These women need to know their risks and signs and symptoms to look for, such as headache, visual changes, shortness of breath, or altered level of consciousness. Women must understand that they must call their provider or go to the emergency department for any of these symptoms. Women treated with medications for elevated BPs should have a visit to their provider 3 days after discharge for a blood pressure check. These women also need to know the long-term consequences of preeclampsia and the importance of seeing their family physician. Women with preeclampsia should see their physician or a visiting nurse within 3-5 days after delivery and 7-10 days after delivery function (Preeclampsia Toolkit, 2019). Some hospitals are beginning to use telemedicine to follow up with these patients. Some of these women may see nephrologists in the outpatient setting. Emergency departments must also be aware of the signs and symptoms of postpartum preeclampsia.
24-year-old G2, P0-0-1-0 @ 39 wks. Prenatal course unremarkable, blood pressure normal throughout the prenatal period.? Presented to the office with a complaint of regular uterine contractions, BP: 142/95. Urinalysis negative for protein. The patient was admitted for spontaneous labor and gestational hypertension. On admission to labor and delivery: BP 133/74, urinalysis negative, platelet count: 187,000/unit, AST 14, ALT 18. BP remained modestly elevated throughout labor and postpartum stay. The patient had a primary late-term c/section for failure to progress. The postpartum course was unremarkable. No documented complaints of headache, blurred vision or epigastric pain. On day 3 post-op, the patient complained of “acute, crushing headache,” pain rated 8/10. Discharge orders are already written. The patient received hydrocodone 15 mg/acetaminophen 650 mg and was discharged 30 minutes later. Post-op day #4: Patient-reported worsening headache to family. Post-op day #5: Progressively worsening headache and new-onset visual changes.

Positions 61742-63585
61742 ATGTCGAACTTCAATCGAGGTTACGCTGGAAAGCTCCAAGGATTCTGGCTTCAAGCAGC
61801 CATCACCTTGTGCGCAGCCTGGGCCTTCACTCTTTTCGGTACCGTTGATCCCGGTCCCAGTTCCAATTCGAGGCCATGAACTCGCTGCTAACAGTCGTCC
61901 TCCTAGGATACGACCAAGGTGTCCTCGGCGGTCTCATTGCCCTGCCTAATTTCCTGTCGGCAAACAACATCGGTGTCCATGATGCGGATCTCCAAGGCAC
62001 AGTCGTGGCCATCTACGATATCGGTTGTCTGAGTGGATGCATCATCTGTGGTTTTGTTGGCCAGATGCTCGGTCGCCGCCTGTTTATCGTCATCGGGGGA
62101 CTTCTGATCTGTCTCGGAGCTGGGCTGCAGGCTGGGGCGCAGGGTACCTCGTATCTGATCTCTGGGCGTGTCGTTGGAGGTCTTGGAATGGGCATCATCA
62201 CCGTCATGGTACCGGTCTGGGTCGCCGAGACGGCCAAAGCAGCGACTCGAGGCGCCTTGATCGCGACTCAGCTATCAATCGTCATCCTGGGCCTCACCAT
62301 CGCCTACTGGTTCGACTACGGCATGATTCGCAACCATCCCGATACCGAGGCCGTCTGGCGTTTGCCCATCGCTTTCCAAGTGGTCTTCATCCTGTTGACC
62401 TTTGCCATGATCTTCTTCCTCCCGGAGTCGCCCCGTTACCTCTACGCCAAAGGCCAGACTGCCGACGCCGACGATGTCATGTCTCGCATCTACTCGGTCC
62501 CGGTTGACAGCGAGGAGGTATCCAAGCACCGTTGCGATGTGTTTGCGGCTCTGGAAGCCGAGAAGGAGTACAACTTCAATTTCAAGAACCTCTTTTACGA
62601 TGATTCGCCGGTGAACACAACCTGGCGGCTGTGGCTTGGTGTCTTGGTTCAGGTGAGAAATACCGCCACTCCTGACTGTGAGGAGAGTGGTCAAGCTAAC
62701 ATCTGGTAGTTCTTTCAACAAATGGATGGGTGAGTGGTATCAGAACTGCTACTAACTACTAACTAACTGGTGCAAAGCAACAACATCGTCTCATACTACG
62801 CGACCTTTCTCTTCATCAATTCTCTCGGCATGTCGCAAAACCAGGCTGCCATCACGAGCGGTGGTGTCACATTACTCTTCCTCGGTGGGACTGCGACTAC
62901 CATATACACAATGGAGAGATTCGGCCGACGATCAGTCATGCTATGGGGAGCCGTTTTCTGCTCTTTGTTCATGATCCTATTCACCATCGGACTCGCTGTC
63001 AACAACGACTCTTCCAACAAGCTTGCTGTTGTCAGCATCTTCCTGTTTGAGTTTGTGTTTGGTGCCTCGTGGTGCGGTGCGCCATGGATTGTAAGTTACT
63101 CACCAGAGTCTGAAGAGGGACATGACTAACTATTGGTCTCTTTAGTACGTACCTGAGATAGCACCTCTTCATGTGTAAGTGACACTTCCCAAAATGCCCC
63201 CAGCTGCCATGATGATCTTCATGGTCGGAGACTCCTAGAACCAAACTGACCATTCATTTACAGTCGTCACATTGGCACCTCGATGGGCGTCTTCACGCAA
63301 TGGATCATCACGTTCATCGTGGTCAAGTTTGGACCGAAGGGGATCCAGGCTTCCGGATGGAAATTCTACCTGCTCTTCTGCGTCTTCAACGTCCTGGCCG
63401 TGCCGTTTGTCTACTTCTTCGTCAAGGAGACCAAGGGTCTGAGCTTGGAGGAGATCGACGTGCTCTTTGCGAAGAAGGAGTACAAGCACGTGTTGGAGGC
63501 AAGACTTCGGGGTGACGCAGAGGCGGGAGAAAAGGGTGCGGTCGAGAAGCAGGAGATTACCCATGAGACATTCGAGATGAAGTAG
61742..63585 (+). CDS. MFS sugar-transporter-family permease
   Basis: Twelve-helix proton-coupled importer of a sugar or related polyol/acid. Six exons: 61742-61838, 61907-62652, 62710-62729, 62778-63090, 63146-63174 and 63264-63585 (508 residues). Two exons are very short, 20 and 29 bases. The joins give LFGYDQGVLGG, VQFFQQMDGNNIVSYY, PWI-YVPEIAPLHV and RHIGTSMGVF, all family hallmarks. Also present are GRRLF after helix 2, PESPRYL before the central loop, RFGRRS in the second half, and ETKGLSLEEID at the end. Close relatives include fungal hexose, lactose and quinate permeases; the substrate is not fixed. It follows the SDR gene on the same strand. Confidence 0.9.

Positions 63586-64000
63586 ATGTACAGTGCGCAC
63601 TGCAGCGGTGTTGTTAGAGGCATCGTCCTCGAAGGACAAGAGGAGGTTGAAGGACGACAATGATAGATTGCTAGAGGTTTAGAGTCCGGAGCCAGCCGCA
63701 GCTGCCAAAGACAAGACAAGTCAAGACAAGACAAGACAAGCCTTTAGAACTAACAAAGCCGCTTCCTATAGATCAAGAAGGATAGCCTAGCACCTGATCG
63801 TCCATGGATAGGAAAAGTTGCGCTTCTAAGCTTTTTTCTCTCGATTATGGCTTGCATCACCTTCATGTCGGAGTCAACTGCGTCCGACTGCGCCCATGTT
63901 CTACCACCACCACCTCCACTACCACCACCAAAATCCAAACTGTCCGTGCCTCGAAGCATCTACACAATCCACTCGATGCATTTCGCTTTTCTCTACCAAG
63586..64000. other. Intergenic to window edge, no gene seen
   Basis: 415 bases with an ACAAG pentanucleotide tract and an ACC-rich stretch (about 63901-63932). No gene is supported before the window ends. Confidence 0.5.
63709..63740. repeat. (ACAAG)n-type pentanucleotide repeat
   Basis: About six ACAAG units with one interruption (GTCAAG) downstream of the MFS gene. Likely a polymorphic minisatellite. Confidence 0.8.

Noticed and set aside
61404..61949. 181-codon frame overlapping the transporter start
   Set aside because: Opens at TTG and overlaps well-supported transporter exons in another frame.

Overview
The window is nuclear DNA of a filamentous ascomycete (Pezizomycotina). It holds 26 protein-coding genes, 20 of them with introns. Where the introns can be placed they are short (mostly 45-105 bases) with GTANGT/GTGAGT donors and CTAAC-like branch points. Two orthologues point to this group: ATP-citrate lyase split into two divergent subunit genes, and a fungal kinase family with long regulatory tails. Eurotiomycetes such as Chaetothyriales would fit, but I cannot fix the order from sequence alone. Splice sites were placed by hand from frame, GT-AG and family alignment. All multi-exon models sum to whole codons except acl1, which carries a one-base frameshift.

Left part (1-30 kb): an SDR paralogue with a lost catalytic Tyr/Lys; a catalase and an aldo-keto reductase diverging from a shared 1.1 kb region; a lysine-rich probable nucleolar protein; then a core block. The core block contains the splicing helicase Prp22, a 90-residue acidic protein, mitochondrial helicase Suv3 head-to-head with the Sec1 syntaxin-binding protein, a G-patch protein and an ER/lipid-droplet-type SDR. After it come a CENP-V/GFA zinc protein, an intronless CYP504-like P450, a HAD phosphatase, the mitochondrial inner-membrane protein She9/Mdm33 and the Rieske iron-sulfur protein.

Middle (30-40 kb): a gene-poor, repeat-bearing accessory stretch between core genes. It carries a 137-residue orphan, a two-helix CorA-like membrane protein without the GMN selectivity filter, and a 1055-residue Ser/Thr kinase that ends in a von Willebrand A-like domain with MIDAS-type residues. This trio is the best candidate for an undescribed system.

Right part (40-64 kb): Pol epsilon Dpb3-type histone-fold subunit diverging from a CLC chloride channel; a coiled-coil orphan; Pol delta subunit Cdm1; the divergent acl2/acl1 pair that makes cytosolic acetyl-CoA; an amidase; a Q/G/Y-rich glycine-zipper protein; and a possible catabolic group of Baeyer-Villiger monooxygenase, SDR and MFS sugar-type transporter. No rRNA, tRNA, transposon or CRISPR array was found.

The family called 911. The initial seizure occurred shortly after, and the family witnessed multiple seizures. The patient was intubated in the field and transported to the hospital, where she was started on Magnesium sulfate, Ativan, Keppra, and labetalol. The patient was extubated shortly after admission, and BP’s remained elevated with max 148/98; SBP mostly 130’s; DBP mostly 80’s, platelet count 370,000, AST 30, ALT 33, creatinine 0.9 mg/ dl, urinalysis: negative for protein. Persistent, mild headache with some postural component. MRI: “no evidence of ischemic injury.”
Delayed eclampsia >48 hours following delivery, up to 4 weeks postpartum, accounts for approximately 15% of cases of eclampsia. 63% had no antepartum hypertensive diagnosis. The most common presenting symptom was a headache, which occurred in about 70% of patients; other prodromal symptoms included shortness of breath, blurry vision, nausea or vomiting, edema, neurological deficit, and epigastric pain.
Delayed onset prevented the ability to predict this outcome. She did not indicate early follow-up to see the provider. The only indicator was the headache. The patient could have been kept in the hospital longer to evaluate the headache, especially with her history of gestational hypertension. She also may have called her doctor or gone to ED sooner if she had the proper education.
Preeclampsia is a complicated disease. It can have devastating consequences to the mother or fetus if not treated promptly and correctly. Nurses and providers need to know the facts about preeclampsia. It is also important for nurses to educate the woman so that she can advocate for her care.